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What are 10 tertiary Colours?

What are 10 tertiary Colours?

Colors are an important part of our lives. They influence our moods, inspire creativity, and convey meaning. While primary and secondary colors form the basic color wheel, tertiary colors are produced by mixing primary and secondary hues. Tertiary colors provide nuance, variety, and vibrancy to any palette. In this article, we will explore the 10 main tertiary colors and how they are made.

What are Tertiary Colors?

Tertiary colors are made by combining a primary color with an adjacent secondary color on the color wheel. For example, red and orange make red-orange, blue and green make blue-green, etc. By mixing in different ratios, many subtle tertiary shades can be produced. Tertiary colors are also called intermediate colors since they fall between the primary and secondary hues.

While primary colors are pure hues and secondary colors tone down the primaries, tertiary colors have a more complex, subdued appearance. They exhibit qualities of both constituent colors. Tertiary hues are useful for harmonious color schemes as they connect and bridge the primary and secondary colors.

The 10 Main Tertiary Colors

Here are the 10 principal tertiary colors created by combining the primary and secondary hues:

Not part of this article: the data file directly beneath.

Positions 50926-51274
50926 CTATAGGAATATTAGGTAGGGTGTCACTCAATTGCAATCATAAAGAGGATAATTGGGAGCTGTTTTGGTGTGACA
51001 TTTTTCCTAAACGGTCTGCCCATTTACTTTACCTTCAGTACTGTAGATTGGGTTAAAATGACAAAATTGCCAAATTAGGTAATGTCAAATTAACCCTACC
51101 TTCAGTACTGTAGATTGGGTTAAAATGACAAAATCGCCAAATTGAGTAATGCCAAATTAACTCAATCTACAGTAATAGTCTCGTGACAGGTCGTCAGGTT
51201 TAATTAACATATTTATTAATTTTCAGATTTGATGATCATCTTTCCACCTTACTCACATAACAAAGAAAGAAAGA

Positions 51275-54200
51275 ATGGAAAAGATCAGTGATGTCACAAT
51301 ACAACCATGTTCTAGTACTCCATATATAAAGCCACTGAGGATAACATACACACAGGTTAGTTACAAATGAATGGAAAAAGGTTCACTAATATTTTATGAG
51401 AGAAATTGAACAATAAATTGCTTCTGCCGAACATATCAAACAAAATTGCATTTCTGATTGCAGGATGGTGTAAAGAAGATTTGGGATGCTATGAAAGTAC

Red-orange is a vibrant, energetic hue made by mixing red and orange. It incorporates the excitement of red with the friendliness of orange. Red-orange is associated with joy, celebration, enthusiasm, and creativity. It is often used to evoke a sense of fun.


Yellow-orange, sometimes called amber, unites the warmth of yellow and the energy of orange. It has both cheerful and energetic qualities. Yellow-orange is often associated with caution, intellect, and communication. It is a bright, friendly color.


Yellow-green blends the cheerfulness of yellow with the balance of green. It is a vibrant, spring-like color associated with renewal, freshness, and vigor. Yellow-green evokes a sense of vitality and youth.


Blue-green, also known as turquoise, combines the calm stability of blue with the balance of green. It has both serene and renewing qualities. Blue-green is associated with open communication, protection, wisdom, and emotional balance.


Blue-violet mixes the depth of blue with the mystique of violet. It has a rich, intriguing appeal. Blue-violet is associated with imagination, spirituality, and contemplation. It stimulates creativity and inner vision.


Red-violet unites the passion of red with the depth of violet to produce a dramatic, sophisticated color. It incorporates both energetic and mystical qualities. Red-violet is associated with ambition, passion, and creativity. It conveys a sense of heartfelt feeling.


Orange-red blends vibrant orange with bold red to create a warm, fiery hue. It radiates energy, passion, and intensity. Orange-red is often associated with excitement, adventure, strength, and stimulation. It is an energetic, bold color.


Yellow-orange, sometimes called amber, unites the warmth of yellow and the energy of orange. It has both cheerful and energetic qualities. Yellow-orange is often associated with caution, intellect, and communication. It is a bright, friendly color.


Green-yellow mixes the vibrancy of yellow with the balance of green. It has a rich, earthy appeal. Green-yellow is associated with discernment, pragmatism, and clarity. It promotes a grounded, realistic mindset.